Well, it’s not going to be easy to listen to another Arcade Fire album again. “You have to combine with a new force to make a new kind of wave,” says the band’s frontman Win Butler over a smorgasbord of superimposed images and concert footage. He says this at the beginning of his band’s new rockumentary, and it ends up being one of the more comprehensible things in “The Reflektor Tapes.” By ‘new force,’ he’s referring to the musical traditions in Haiti, where the band spent a lot of time spiritually connecting with the locals for a new musical approach for their 2013 album “Reflektor.”
After shooting some footage there, the band turned to the forceful Kahlil Joseph, the avant-garde music video director for the likes of Kendrick Lamar and FKA Twigs, for a collaboration on a new kind of concert film. The result? A painfully nonsensical piece of post-modernism (that’s coming from someone who’s had “Reflektor” on repeat since its release).
There’s an unintentionally amusing moment in the film in which the Arcade Fire inevitably returns to the land that’s inspired them so much while on tour: the band performs to a packed crowd in Jacmel, Haiti. The camera sweeps around the crowd, and we see dozens of perplexed faces not knowing whether to bob their heads, clap their hands, or just leave. We get a closer look with a quick shot of a few boys hanging out on the railing, and their puzzled expressions are priceless. After sitting through 80 minutes of “Reflektor Tapes,” I can totally relate.
This film does a great job of making one never want to go to an Arcade Fire concert, if only because it exposes Butler as a pretty awful singer when he doesn’t have the advantage of post-production touch-ups. And for anyone who’s ever thought of this band as egotistical and pretentious, this undertaking will more than likely validate that opinion, with Butler in particular coming across as particularly self-regardingly and arrogant.
But the failure of this experiment is all in the execution. For a film that’s meant to give us insight into the band’s artistic methods, we instead get an assortment of visual violations: frames-within-frames, smudgy outlines on the camera lens, meaningless squiggles and faux-philosophical musings from Butler and his wife and band-member Régine Chassagne. It’s all meant to be very “unconventional” and “impressionistic,” but ends up being outstandingly ostentatious. For the most forgiving fans of the band, “The Reflektor Tapes” might be a success. For the rest of us? Not so much.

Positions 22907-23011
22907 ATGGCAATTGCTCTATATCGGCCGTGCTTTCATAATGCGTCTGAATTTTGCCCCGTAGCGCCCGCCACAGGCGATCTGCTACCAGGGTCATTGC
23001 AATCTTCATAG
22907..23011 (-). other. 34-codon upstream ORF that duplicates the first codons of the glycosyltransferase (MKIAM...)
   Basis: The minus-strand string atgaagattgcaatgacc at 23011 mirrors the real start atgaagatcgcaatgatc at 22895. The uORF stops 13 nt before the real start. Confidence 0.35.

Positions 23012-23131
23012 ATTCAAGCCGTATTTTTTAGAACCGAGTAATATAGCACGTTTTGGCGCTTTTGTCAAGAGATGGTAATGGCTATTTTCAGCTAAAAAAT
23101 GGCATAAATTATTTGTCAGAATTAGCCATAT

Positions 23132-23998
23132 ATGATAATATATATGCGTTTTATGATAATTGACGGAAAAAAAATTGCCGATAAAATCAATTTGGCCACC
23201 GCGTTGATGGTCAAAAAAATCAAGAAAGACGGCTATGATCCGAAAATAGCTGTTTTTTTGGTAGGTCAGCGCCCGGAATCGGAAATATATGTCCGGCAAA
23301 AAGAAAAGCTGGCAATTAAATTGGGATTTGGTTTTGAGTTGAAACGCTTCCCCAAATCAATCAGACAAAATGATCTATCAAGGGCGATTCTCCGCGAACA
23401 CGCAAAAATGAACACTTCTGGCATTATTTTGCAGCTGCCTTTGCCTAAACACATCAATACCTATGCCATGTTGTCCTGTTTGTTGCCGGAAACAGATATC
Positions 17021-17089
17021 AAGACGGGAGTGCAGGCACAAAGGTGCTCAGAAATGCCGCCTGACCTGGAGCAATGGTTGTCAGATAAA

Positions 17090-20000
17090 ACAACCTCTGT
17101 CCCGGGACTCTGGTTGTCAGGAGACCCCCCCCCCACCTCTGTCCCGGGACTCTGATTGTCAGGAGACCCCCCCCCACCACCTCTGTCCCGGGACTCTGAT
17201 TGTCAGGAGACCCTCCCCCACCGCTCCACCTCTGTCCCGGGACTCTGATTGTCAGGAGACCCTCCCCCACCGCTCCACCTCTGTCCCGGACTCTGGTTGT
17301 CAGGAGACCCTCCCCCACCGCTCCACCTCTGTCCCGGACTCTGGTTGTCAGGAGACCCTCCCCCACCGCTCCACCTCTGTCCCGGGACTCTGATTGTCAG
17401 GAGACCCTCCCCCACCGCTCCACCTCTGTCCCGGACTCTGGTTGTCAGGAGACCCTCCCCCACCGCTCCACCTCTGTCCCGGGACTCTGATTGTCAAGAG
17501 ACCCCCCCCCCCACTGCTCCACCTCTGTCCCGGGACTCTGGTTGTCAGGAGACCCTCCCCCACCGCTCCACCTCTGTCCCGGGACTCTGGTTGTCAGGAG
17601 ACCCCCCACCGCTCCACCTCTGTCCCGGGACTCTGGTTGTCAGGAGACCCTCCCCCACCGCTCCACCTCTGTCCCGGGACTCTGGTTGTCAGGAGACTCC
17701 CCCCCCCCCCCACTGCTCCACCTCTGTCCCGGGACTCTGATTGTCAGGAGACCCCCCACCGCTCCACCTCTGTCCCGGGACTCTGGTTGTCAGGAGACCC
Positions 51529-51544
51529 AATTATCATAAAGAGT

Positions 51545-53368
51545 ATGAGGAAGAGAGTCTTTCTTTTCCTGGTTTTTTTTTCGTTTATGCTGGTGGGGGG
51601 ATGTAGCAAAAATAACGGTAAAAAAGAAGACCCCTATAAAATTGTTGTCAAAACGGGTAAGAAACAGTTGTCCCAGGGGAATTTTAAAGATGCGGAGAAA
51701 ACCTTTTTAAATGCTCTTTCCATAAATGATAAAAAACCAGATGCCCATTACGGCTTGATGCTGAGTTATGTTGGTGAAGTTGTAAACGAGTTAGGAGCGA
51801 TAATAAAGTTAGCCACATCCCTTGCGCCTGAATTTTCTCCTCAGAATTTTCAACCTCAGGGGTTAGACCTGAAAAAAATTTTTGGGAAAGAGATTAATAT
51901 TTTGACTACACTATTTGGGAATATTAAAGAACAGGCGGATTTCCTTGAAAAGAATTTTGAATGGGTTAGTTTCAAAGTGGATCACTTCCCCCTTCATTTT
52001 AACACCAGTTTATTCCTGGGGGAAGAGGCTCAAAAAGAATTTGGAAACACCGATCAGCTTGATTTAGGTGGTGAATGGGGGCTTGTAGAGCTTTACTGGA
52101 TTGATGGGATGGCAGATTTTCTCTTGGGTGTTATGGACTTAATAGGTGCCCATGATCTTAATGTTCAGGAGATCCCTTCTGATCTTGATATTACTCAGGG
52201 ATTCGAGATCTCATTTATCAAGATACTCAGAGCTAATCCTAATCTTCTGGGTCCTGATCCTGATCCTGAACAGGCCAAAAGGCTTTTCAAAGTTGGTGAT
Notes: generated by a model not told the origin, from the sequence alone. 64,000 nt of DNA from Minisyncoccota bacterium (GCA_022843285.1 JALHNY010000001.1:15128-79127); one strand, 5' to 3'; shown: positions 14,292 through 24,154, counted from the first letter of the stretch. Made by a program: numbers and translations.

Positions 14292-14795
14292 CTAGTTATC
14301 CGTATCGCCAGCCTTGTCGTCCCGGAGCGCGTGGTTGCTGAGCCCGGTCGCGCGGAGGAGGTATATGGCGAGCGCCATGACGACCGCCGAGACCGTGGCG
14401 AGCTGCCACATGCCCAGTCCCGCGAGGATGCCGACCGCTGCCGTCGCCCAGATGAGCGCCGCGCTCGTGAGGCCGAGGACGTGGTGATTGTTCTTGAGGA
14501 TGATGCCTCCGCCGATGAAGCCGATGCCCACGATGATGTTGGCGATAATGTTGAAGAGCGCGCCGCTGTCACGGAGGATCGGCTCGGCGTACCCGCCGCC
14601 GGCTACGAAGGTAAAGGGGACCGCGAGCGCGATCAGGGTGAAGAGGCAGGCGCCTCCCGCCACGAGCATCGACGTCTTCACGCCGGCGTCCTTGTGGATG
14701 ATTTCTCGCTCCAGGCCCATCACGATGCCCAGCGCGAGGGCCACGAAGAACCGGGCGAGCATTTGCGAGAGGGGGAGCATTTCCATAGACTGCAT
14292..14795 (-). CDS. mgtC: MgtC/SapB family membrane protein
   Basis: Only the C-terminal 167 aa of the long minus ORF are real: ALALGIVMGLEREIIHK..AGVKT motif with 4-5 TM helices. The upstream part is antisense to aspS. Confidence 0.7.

One of the few interesting things Butler says in the film concerns how the band ignores the rest of the world while working, mostly feeding off of each other for inspiration and influence. It’s too bad we get the briefest of peeks into this process, because Joseph appears most interested in footage of the band’s freaky-looking mascot dressed in a suit made of mirrors. Apart from a few minor insights into the band’s musical ideologies, “The Reflektor Tapes” mostly goes through all the album’s songs via various performances on tour, confirming that the album is an infinitely more enriching experience than anything you’ll find in this film. Trying something different and playing around with convention is always commendable, but if “The Reflektor Tapes” proves anything, it’s that the result can sometimes fail miserably. [D-]